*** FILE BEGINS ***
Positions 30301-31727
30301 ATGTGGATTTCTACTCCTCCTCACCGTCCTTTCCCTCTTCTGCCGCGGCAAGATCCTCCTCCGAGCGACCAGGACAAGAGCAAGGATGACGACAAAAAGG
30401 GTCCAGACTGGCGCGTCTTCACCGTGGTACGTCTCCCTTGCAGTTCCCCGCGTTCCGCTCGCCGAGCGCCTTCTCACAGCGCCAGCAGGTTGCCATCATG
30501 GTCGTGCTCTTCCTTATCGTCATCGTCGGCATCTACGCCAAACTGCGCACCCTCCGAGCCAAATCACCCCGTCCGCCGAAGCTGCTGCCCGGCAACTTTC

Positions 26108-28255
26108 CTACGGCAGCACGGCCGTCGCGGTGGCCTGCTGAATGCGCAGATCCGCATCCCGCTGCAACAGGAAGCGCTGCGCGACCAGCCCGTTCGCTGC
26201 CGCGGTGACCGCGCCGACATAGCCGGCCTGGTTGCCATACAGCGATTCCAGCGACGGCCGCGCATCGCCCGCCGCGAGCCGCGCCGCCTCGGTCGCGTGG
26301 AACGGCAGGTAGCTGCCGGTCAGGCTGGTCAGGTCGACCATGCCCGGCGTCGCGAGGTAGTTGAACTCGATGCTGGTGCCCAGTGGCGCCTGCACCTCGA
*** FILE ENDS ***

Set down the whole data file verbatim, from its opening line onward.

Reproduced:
Positions 30301-31727
30301 ATGTGGATTTCTACTCCTCCTCACCGTCCTTTCCCTCTTCTGCCGCGGCAAGATCCTCCTCCGAGCGACCAGGACAAGAGCAAGGATGACGACAAAAAGG
30401 GTCCAGACTGGCGCGTCTTCACCGTGGTACGTCTCCCTTGCAGTTCCCCGCGTTCCGCTCGCCGAGCGCCTTCTCACAGCGCCAGCAGGTTGCCATCATG
30501 GTCGTGCTCTTCCTTATCGTCATCGTCGGCATCTACGCCAAACTGCGCACCCTCCGAGCCAAATCACCCCGTCCGCCGAAGCTGCTGCCCGGCAACTTTC

Positions 26108-28255
26108 CTACGGCAGCACGGCCGTCGCGGTGGCCTGCTGAATGCGCAGATCCGCATCCCGCTGCAACAGGAAGCGCTGCGCGACCAGCCCGTTCGCTGC
26201 CGCGGTGACCGCGCCGACATAGCCGGCCTGGTTGCCATACAGCGATTCCAGCGACGGCCGCGCATCGCCCGCCGCGAGCCGCGCCGCCTCGGTCGCGTGG
26301 AACGGCAGGTAGCTGCCGGTCAGGCTGGTCAGGTCGACCATGCCCGGCGTCGCGAGGTAGTTGAACTCGATGCTGGTGCCCAGTGGCGCCTGCACCTCGA